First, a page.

As a poultry keeping, one of your main concerns is providing appropriate shelter for your chickens which is beneficial for them, your landscape and your gardens. While a permanent henhouse will provide excellent shelter, complete with nesting boxes, roosting bars and other amenities, it is also an immovable structure that requires significant maintenance and cleaning. For many small scale farmers, another alternative is out there that is equally beneficial for the chickens and the environment: the chicken tractor.
This is in actuality a moveable coop that allows the chickens to have access to protected fresh forage, with a sheltered area, possibly even complete with nesting boxes, but no floor to the run, that is also usually equipped with wheels to add to its mobility. For a larger chicken tractor, wheels are likely required as it will be immoveable otherwise. Some people choose to have two or four wheels on their chicken tractor. Consideration must be made however for the height the wheels lift the tractor from the ground as it could be enough to let a small bird venture outside, or a predator inside. With two wheels, one end can be lifted as you would a wheelbarrow and the chicken tractor moved fairly easily by one person, depending upon size.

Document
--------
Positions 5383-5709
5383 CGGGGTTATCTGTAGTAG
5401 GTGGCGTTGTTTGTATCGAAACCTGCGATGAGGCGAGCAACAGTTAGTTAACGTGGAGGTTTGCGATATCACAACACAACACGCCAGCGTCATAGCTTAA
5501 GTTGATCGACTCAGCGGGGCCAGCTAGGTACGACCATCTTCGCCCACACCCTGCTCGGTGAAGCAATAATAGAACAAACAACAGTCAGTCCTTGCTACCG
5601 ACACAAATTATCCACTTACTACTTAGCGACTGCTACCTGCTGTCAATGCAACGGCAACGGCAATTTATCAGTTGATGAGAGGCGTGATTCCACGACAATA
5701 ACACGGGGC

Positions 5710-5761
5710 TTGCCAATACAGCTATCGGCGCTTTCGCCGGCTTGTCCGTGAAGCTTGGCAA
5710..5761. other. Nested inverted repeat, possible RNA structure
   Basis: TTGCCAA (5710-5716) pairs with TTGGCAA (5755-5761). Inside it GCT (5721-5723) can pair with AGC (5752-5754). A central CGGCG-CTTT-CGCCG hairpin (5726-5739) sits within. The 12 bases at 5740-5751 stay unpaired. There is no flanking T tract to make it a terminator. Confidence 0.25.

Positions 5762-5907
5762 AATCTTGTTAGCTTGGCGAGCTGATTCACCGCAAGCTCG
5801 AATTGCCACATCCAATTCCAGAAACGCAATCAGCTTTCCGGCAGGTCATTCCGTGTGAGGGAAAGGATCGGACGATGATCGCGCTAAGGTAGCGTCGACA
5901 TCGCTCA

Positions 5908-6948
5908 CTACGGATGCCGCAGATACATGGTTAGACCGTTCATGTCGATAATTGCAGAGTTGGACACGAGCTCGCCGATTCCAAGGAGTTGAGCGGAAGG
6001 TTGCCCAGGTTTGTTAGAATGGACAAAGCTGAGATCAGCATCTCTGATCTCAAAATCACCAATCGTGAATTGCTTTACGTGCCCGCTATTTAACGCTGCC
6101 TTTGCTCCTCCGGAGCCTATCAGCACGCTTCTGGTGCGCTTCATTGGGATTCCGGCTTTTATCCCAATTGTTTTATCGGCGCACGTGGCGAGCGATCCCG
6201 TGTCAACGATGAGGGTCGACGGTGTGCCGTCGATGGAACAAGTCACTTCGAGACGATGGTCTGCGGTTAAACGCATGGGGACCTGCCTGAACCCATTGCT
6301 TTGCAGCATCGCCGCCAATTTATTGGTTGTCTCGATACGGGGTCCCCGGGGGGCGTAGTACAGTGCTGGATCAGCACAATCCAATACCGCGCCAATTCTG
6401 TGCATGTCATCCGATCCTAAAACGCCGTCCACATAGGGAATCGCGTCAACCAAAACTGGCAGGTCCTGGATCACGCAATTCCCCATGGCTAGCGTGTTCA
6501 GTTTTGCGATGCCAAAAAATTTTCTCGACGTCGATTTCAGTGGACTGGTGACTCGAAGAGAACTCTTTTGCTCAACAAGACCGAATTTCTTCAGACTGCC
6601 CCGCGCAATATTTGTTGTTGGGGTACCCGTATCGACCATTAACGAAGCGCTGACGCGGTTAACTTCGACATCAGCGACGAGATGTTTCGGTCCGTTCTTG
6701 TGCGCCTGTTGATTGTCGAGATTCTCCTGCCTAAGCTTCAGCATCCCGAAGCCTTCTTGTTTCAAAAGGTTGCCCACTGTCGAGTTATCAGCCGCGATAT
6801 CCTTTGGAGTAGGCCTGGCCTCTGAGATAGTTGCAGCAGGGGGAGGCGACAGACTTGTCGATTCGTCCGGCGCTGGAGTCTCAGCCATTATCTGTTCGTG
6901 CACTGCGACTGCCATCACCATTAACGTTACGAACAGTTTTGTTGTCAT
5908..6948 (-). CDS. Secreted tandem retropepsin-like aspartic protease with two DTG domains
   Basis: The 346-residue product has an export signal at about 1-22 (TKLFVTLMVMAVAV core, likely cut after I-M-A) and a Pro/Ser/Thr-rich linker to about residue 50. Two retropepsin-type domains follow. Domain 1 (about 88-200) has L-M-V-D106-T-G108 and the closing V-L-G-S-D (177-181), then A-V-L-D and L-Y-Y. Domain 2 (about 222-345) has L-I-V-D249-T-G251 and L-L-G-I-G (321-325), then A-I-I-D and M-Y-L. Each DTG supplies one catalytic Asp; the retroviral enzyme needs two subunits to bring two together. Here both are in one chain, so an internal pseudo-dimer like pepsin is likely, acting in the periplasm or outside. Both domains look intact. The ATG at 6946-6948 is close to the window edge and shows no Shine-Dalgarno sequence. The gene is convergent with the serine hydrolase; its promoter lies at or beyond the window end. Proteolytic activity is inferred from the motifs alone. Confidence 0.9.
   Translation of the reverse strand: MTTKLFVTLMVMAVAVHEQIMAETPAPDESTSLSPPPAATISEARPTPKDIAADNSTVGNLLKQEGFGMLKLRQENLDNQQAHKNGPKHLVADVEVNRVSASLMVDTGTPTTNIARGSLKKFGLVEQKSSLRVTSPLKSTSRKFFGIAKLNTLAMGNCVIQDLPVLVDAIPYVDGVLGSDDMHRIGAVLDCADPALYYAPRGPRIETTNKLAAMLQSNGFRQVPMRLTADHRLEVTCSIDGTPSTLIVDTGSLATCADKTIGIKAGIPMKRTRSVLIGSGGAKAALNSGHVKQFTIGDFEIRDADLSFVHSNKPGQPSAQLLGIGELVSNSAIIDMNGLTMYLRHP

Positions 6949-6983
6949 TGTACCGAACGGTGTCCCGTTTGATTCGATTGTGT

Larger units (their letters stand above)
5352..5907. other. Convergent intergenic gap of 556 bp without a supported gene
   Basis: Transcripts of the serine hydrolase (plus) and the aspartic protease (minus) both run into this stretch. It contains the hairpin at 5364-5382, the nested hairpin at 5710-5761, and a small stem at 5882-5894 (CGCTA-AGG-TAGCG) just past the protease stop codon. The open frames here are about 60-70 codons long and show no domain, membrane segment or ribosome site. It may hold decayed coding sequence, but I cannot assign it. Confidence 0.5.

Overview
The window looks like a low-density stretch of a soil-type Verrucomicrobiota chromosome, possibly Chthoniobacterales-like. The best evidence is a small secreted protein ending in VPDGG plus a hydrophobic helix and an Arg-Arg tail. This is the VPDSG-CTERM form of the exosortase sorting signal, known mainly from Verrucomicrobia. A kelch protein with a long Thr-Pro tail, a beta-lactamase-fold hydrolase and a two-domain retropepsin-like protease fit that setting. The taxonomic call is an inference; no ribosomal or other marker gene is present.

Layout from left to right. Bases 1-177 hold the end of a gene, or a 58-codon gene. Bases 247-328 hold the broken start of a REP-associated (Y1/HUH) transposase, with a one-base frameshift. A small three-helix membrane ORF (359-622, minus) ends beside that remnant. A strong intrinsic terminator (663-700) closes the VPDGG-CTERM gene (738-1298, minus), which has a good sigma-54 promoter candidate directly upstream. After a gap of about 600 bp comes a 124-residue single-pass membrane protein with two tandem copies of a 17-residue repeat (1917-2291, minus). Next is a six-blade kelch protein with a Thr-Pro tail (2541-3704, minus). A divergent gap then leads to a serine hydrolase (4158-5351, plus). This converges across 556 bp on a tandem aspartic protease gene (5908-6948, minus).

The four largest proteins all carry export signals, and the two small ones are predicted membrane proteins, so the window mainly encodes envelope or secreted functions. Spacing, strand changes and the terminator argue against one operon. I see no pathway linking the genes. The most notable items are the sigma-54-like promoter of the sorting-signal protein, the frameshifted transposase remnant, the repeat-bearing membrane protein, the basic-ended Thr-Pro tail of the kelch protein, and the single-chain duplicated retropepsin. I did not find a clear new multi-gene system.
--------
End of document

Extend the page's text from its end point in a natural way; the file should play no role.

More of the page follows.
With the ability to move the tractor to different areas, there are many benefits. The chickens will trim and fertilize the ground they are on, and even prepare the ground for further planting by scratching up the soils. In the meantime the chickens will get a fresh diet of grass and bugs which will mean they require much less, if any, prepared feed. And, from a workload standpoint, the chicken coop will not need a heavy cleaning, as there is no floor and the droppings are not massive in one area if the coop is moved frequently. You will find you get excellent eggs and meat from the fresh diet of your birds, have less work, and your environment will benefit significantly.
So whether you’re new to keeping chickens or to carpentry, you can build your own chicken tractor or you can buy a chicken coop kit that you typically assemble yourself. If you’re not into DIY, visit betterchickenchomes.com for more reviews and guides on pre-made chicken coops.